Living with someone with an eating disorder
Living with somebody with an eating disorder can often leave you feeling frustrated and helpless.
It’s not always easy to feel certain about what you can do to help the person you care about. Here are some ideas for anybody living with someone experiencing an eating disorder – from parents and siblings to grandparents, children and partners. You can also download a fact sheet on Self-Care for Carers.
1. Encourage the person to seek professional help
Overcoming an eating disorder can be very difficult without assistance, so accessing professional help is an important goal.
2. Encourage the person to recognise their other skills and attributes
Use your knowledge of the person to encourage them to see the positive effects change can bring.
Keep communication positive and open - take time to talk about a variety of topics. Focusing on the eating difficulties creates a stressful environment which may result in the person withdrawing from contact with you.
3. Use laughter as a means of communication
The use of laughter and humour is a great communication tool.
4. Take the focus off food and weight
The person with the eating disorder is already over focused on food and weight issues.
5. Mealtimes should not become a battleground
Frustrations and emotions need to be expressed but not at meal times; this is already likely to be a difficult time.
6. Accept limitations in your responsibilities -
The support and encouragement of family and friends is vital, however it is the person with the eating disorder’s responsibility to take the necessary steps towards recovery.
7. Consider promoting independence as a long-term goal
It is healthy and developmentally appropriate for adolescents and young adults to work towards increasing independence, however, this can be difficult if the person is unwell and unable to make good decisions for themselves. It is well-recognised that family members can play an important role in supporting recovery of an eating disorder, however the level of family intervention and involvement will depend on the person’s age, the degree to which their health might be compromised, and other factors such as living arrangements and meal support.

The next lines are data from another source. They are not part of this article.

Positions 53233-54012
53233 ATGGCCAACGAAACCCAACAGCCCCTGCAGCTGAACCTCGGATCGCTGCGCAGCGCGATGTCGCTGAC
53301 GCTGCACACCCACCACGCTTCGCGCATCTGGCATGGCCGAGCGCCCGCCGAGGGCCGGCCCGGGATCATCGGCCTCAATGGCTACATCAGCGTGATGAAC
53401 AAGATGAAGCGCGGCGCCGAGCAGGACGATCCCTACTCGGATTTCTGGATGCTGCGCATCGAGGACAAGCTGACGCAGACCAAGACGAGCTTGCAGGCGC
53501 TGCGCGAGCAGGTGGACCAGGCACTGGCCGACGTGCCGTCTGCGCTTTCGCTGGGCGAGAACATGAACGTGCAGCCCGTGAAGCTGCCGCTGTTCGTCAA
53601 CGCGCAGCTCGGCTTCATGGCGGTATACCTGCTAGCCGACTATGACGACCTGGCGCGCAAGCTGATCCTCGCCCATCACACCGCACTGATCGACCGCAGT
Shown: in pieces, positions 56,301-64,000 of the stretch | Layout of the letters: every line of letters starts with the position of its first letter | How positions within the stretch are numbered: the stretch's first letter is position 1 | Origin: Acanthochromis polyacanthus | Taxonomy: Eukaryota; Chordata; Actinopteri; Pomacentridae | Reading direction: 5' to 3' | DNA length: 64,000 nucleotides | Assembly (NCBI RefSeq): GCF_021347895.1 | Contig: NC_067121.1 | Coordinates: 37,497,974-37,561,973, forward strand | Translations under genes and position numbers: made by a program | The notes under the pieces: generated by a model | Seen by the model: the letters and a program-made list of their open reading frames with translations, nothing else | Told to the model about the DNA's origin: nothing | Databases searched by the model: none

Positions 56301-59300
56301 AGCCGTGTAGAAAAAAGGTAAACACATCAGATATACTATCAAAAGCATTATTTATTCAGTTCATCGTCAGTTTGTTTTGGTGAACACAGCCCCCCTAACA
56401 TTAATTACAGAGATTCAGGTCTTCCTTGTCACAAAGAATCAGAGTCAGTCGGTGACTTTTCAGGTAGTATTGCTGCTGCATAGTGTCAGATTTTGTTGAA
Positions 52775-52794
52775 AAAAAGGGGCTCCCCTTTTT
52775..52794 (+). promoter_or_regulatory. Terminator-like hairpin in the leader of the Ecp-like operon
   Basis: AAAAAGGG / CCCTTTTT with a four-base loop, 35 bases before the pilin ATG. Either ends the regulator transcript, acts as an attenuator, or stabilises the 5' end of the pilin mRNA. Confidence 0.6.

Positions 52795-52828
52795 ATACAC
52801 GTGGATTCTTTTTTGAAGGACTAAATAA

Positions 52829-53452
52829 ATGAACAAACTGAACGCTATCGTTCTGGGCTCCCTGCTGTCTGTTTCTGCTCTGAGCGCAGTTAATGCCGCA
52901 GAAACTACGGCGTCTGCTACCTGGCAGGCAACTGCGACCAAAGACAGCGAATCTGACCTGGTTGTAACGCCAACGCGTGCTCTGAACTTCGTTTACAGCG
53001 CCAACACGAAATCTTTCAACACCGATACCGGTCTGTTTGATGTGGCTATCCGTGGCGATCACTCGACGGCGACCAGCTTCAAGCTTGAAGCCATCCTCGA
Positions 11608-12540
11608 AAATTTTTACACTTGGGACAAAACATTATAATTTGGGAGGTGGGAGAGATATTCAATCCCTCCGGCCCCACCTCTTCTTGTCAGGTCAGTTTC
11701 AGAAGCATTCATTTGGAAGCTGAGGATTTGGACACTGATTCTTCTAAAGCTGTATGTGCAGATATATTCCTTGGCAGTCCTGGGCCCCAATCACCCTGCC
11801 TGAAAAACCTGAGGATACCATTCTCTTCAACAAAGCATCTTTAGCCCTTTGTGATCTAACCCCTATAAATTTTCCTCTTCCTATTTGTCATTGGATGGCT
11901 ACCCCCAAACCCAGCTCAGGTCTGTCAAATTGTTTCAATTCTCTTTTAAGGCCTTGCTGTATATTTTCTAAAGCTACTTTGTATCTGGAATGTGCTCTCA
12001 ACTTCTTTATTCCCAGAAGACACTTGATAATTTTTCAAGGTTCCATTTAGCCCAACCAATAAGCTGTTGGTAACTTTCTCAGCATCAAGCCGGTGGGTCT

8. Set boundaries
If someone is behaving in a way that is difficult for you, it is okay to let them know that their behaviour is not acceptable. Only set boundaries you can enforce.
9. Do things as you usually would
The person with the eating disorder needs to learn to co-exist with food and with other people, rather than others learning to co-exist with the eating disorder. Try not to make any changes to meal times, food shopping, outings, topics of conversation, or other interests.
10. Separate the person from the disorder
Remind yourself the person’s behaviour is often a symptom of the eating disorder rather than a reflection of their character.
11. Enjoy things together
It is important not to let the eating disorder become the focus of the family or relationship. Continue to enjoy things together that you have always done.
12. Build the person's self esteem
Try and focus on their positive behaviours rather than the more destructive ones.
13. Spend time with other members of the family or friendship group
The person with the eating disorder is important, but no more so than other people. Try to avoid a situation where siblings or partners feel neglected.
14. Accept your limitations as a family member or friend
You cannot deal with all the problems associated with the disorder. Your role as a family member or friend is unique and something that a therapist can’t be, just as the therapist’s role is something a family member or friend can’t take on.
15. Become informed
Information about eating disorders, recovery stories, developing coping strategies and attending support groups can be useful. There are many resources and books written for families and friends. A list of some recommended reading is located in the Borrow a Book section of this website.
16. Look after yourself
Get as much support and information as you need. Support groups, relatives, friends, counsellors, telephone support lines and other professionals may be useful. Looking after yourself is as important as looking after the person with the eating disorder.
17. Be patient
Eating disorders are complicated and recovery can take some time. Sometimes it’s important to remind yourself that the person does not want to be unwell, but they lack the ability to overcome the disorder quickly. There is no specific timeframe for recovery.
How EDV can help:
- EDV Psychology offers private psychology sessions for individuals with an eating disorder and friends and family who are supporting a loved one.
- Support Groups across Victoria for people with an eating disorder as well as their friends and family.
- We have an Online Recovery Forum for people with an eating disorder, and the SANE Carers Forum aimed at family and carers.
- EDV members can borrow books from our specialist library. Find out more about joining here.
- Last revision date: Wednesday, 02 December 2015 15:04